Author Topic: burrito index update -- real inflation vs official index  (Read 481 times)

Offline mountainmoma

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burrito index update -- real inflation vs official index
« on: April 22, 2019, 12:19:36 AM »
I was visiting a friend today, and we got talking about the extreme jump in gas prices this month, which led us to contemplate the price increases and real inflation we see in our lives and reminded me of the burrito index

I dont know if anyone posted in the past about the burrito index, which is one of Charles  High Smiths' indicators of inflation.  He has kept track of the price of a basic burrito at his local spot since 2001.  He finally updated us ( last June, I'm behind times) and at that point the price had tripled since 2001.

https://snbchf.com/2018/06/hugh-smith-burrito-index-burrito-cost-triples-official-inflation-43-2001/

This makes the burrito index 5 times the official inflation index for the same time period.

We were talking about food prices, because we all keep reading about healthcare and education and fuel prices, but food prices do not make the news much.  But, we personally have noticed food going up.  Alot realy.  Bread, butter, dried beans, potatoes, canned tomatoes and soups. Even our local burritos, although they used the other trick and went up some while also shrinking in size. 

My friend and I have college students and we well know his point about college costs

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University of California at Davis:
2004 in-state tuition $5,684
2018 in state tuition $14,463
So tuition at a state university soared 2.5 times while official inflation rose by a mere 35% since 2004. If UCD tuition had only risen by 35%, it would total $7,673, not $14,463. The cost above and beyond what we would expect had tuition tracked official inflation adds up to $27,000 per four-year bachelor’s degree per student. Now multiply that by millions of college students, and you get a sense of the enormity of the gulf between real-world inflation and the official inflation rate of 2.5% annually.


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Here’s what you’re supposed to swallow: big-ticket expenses such as rent, healthcare and higher education cost tens of thousands of dollars more, but TVs cost a few bucks less, and as a result, official inflation is 2.1% annually.
As long as we accept this travesty of a mockery of a sham, we deserve what we get.

The original burrito index essay is here, and this is a more comprehensive essay :  https://www.oftwominds.com/blogaug16/burrito-index8-16.html


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The Official Fantasy of Hedonic Adjustments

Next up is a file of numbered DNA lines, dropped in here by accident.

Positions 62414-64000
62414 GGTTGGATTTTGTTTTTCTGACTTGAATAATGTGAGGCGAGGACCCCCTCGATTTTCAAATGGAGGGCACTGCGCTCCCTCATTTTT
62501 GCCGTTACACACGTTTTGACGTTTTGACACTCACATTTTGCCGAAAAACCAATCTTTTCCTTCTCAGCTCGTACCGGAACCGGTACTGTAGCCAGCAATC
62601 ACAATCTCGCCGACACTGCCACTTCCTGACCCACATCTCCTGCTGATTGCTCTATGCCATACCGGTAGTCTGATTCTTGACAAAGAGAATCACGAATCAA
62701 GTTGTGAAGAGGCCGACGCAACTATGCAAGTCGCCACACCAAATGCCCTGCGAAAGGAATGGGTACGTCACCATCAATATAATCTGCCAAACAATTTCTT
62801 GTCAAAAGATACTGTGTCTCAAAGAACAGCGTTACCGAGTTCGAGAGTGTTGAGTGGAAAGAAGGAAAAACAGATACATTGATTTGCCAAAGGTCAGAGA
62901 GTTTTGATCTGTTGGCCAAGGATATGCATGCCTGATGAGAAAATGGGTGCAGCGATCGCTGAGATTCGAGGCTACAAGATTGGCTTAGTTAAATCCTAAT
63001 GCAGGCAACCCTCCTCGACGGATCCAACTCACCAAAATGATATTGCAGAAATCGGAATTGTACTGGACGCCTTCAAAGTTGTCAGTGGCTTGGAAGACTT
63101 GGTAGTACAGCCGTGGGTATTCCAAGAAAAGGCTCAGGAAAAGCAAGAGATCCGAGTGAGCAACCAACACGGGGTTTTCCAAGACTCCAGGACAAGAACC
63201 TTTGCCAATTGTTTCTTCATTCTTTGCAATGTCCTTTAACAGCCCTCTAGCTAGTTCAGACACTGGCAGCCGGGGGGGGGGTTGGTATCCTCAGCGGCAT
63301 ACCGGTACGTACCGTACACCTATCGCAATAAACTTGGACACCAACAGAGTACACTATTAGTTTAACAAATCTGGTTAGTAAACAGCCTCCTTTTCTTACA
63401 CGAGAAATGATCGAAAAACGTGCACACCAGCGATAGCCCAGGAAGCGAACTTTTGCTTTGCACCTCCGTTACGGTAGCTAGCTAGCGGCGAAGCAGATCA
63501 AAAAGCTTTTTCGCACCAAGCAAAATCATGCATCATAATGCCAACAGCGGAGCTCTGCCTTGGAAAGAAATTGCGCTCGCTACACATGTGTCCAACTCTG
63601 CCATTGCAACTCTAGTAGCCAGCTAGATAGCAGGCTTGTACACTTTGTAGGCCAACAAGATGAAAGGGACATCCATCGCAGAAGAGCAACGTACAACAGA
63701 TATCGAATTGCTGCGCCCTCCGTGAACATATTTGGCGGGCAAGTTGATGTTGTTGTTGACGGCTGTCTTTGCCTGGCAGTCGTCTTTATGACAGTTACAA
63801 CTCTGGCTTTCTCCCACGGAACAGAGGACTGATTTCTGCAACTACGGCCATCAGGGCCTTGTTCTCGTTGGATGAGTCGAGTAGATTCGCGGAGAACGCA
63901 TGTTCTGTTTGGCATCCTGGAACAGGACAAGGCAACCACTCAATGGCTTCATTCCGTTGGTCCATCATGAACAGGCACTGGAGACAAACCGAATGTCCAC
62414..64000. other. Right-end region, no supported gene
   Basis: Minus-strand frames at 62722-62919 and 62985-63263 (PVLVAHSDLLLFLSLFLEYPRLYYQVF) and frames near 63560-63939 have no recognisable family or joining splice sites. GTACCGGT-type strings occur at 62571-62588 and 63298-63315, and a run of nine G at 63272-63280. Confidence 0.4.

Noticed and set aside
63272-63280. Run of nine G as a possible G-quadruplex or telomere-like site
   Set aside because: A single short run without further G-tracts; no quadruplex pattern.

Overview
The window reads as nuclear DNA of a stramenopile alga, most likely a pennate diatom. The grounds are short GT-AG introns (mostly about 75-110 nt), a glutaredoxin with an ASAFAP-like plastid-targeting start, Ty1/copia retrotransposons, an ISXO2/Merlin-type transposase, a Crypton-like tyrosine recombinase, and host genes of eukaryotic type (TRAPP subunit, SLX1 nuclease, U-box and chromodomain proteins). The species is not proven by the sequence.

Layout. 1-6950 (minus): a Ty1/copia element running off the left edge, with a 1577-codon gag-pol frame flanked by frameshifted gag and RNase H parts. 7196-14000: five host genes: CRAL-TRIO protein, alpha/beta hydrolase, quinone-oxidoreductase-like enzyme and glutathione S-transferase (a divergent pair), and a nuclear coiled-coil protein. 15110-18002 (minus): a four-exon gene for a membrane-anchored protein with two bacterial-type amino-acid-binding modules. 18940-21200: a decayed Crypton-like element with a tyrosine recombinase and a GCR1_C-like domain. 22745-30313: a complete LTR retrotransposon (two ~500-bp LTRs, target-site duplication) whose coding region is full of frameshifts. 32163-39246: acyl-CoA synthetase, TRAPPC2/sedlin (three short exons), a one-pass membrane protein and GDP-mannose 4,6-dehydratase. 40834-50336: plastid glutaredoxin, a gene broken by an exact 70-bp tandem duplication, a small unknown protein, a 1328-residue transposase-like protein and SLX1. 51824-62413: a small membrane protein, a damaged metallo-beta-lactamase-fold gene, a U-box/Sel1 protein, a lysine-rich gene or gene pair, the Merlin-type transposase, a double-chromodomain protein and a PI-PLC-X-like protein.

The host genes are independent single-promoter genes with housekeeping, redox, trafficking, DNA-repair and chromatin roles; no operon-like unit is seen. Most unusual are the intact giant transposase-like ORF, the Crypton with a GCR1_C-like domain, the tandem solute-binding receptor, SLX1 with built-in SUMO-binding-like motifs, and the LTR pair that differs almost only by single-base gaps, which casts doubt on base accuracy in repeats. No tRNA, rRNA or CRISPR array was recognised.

In the official calculation of inflation, hedonic adjustments offset soaring costs: that 160% increase in the cost of a burrito is offset by the much lower cost for computers, especially when the greater processing power and memory are accounted for.

Clothing has also gotten cheaper, and this theoretically offsets higher costs elsewhere.

The problem with this is sort of calculation is that we have to eat every day and we have to pay higher education costs if we want our kids to remain in the middle class, but we only buy a new “cheaper” computer once every few years, and we don’t even have to buy new clothing at all, given the proliferation of used clothing outlets, swap meets, etc. (I do my annual clothing shopping at Costco: two pair of jeans for $15 each , one pair of shoes for $15, etc.)

The savings on $100 of new clothing per year or a $600 computer every three years does not offset the doubling or tripling of costs for items we consume daily or big-ticket essentials such as higher education, rent and healthcare.

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median household income is around $57,000 annually.

So if a household’s income kept up with official inflation over a decade, that household would have to earn at least $20,000 more per year just to keep pace with real-world, big-ticket cost increases.

That’s the problem, isn’t it? If the household’s wages only kept up with inflation, there isn’t another $20,000 a year in additional income needed to pay these soaring big-ticket costs. So the shortfall has to be borrowed, burdening the household with debt and interest payments for decades to come, or the kids don’t attend college and the household goes without healthcare insurance.

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Inflation in big-ticket items adds up to tens of thousands of dollars—costs that can’t be offset by choosing a cheaper mobile phone, cheaper clothing  or substituting a peanut butter sandwich made at home for a burrito at the taco truck.

Even if you skip buying lunch for four years, you’ve only offset 1/10th of the cost of a university diploma, a four-year stint in which the student lives at home and also eats peanut-butter-and-jelly sandwiches every day for four years

« Last Edit: April 22, 2019, 12:46:37 AM by mountainmoma »

Offline Morning Sunshine

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Re: burrito index update -- real inflation vs official index
« Reply #1 on: April 22, 2019, 06:51:59 AM »
interesting.  Thank you for sharing